The attack began in the best style without a declaration of war. The first line of advance consisted of a variety of influenzas, impoverishing fevers, that were highly infectious and impossible to control under war conditions. The depleted strength of the belligerent populations, a depletion due to their reduced and disorganised nourishment and the collapse of their sanitary services, gave these infections full scope; they killed some millions and diminished the already lowered vitality of the great populations still further. That lowering of the general vitality was far more important than the actual mortality. Cholera and bubonic plague followed, and then, five years and more later, when the worst seemed to have passed, came the culminating attack by maculated fever.
This obscure disease, hitherto known only as a disease of captive baboons, seems to have undergone some abrupt adaptation to the kindred habitat of the human body; possibly there was some intermediate host which prepared the bacilli for their attack on mankind. Or it may be that the preceding epidemics had changed some hitherto defensive element in human blood. We are still quite in the dark upon these points because at that time there were no doctors or biologists with the leisure to record observations, even had they had time to make them, and scientific publications had ceased to appear anywhere.
The disease appeared first in the vicinity of the London Zoological Gardens and spread thence with incredible rapidity. It discoloured the face and skin, produced a violent fever, cutaneous irritation and extreme mental distress, causing an uncontrollable desire to wander. Then the bodily energy vanished in collapse and the victim lay down and died. The fever was not simply infectious through water, but transmitted by the almost impalpable scabs scratched off by the sufferer. Wind, water and the demented sick carried it everywhere. About half humanity was vulnerable, and so far as we know now all who were vulnerable took it, and all who took it died.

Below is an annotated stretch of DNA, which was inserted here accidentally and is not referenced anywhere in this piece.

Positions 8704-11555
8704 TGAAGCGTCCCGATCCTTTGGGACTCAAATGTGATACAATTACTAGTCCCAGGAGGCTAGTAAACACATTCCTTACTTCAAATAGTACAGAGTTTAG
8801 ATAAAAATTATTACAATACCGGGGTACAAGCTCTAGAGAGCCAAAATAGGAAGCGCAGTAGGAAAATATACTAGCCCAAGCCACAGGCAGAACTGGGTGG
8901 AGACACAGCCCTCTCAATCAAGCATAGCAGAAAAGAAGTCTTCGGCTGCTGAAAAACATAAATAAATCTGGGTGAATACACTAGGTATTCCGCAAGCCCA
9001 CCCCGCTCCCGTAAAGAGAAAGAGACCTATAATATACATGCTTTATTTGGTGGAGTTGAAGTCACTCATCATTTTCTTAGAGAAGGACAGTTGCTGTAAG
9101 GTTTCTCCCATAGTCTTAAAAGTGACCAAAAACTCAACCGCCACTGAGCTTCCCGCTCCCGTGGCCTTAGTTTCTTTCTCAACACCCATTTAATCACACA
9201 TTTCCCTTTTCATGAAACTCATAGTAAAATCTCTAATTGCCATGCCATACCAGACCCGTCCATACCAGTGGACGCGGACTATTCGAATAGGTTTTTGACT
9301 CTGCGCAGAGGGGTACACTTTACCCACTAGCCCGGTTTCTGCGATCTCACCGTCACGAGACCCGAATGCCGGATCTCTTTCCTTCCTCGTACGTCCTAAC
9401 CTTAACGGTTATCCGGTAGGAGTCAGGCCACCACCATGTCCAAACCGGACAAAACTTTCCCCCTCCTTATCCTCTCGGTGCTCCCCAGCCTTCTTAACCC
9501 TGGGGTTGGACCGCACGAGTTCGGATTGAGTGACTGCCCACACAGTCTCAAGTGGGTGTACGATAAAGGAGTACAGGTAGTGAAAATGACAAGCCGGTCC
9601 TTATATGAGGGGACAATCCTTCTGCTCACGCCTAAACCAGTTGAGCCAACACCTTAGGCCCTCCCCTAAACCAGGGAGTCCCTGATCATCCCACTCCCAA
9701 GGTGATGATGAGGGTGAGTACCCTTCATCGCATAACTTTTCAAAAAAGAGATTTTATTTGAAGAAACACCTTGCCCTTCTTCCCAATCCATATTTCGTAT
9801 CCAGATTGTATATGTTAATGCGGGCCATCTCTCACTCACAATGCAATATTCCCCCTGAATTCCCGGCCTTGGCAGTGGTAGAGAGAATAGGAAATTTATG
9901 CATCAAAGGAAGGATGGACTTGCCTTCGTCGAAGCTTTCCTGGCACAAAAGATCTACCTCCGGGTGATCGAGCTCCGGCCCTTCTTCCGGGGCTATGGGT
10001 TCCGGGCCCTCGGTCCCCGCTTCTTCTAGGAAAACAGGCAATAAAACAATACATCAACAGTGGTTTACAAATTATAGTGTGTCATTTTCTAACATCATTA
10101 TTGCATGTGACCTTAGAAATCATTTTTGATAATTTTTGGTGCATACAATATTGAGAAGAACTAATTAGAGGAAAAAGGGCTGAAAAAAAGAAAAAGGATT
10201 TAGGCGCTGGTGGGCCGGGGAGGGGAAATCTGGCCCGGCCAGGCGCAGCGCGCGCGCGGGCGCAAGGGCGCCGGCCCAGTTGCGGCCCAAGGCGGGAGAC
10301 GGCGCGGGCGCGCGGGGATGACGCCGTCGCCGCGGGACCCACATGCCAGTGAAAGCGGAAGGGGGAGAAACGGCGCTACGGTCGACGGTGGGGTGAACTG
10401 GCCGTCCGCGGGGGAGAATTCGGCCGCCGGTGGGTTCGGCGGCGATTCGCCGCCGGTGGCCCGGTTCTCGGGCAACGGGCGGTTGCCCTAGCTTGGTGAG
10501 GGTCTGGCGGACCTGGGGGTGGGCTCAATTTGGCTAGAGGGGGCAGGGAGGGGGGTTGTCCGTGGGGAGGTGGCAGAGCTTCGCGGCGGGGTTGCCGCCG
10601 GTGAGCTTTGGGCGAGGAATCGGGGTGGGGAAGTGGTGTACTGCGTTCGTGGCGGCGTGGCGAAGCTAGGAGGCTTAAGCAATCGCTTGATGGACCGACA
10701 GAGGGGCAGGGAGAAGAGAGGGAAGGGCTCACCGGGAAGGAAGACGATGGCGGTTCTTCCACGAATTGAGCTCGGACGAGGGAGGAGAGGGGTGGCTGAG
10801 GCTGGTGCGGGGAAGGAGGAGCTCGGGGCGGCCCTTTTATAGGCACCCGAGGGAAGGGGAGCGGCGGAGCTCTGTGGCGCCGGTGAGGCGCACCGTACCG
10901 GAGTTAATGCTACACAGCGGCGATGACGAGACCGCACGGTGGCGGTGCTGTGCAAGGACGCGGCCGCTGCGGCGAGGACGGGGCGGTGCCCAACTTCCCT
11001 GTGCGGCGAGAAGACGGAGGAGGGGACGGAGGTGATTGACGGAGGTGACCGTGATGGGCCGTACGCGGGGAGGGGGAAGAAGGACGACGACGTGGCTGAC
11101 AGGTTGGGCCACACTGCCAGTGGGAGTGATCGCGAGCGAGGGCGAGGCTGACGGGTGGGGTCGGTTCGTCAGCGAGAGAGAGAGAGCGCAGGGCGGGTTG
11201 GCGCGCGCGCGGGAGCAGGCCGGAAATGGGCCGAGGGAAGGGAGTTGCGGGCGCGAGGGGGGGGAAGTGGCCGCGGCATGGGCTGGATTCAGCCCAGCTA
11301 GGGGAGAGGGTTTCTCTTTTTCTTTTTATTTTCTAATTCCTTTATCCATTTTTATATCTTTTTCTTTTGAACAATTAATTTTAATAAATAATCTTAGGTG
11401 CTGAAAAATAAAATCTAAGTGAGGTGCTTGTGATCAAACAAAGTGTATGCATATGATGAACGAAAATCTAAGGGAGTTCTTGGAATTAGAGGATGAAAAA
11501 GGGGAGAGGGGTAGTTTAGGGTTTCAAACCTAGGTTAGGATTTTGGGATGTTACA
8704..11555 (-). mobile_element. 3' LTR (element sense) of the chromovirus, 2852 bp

So the world’s malaise culminated in the terrible eighteen months between May 1955 and November 1956, at which latter date Nature with a pitiless but antiseptic winter came to the rescue of the human remnant. No effectual cure was ever devised for this fever and no helpful palliative. It swept the whole world and vanished as enigmatically as it came. It is still a riddle for pathologists. It no longer affects even the surviving baboon population, so that investigators can make no cultures, nor attempt any experiments. There is no material. It came, it destroyed, and it seems to have at last committed suicide with some unknown anti- body of its production. Or the real disease, as Mackensen believes, may have been not the maculated fever at all, but the state of vulnerability to its infection. That vulnerability had spread unsuspected throughout the world, he thinks, in the warring forties. The actual pestilence was not the disease but the harvest of a weakness already prepared.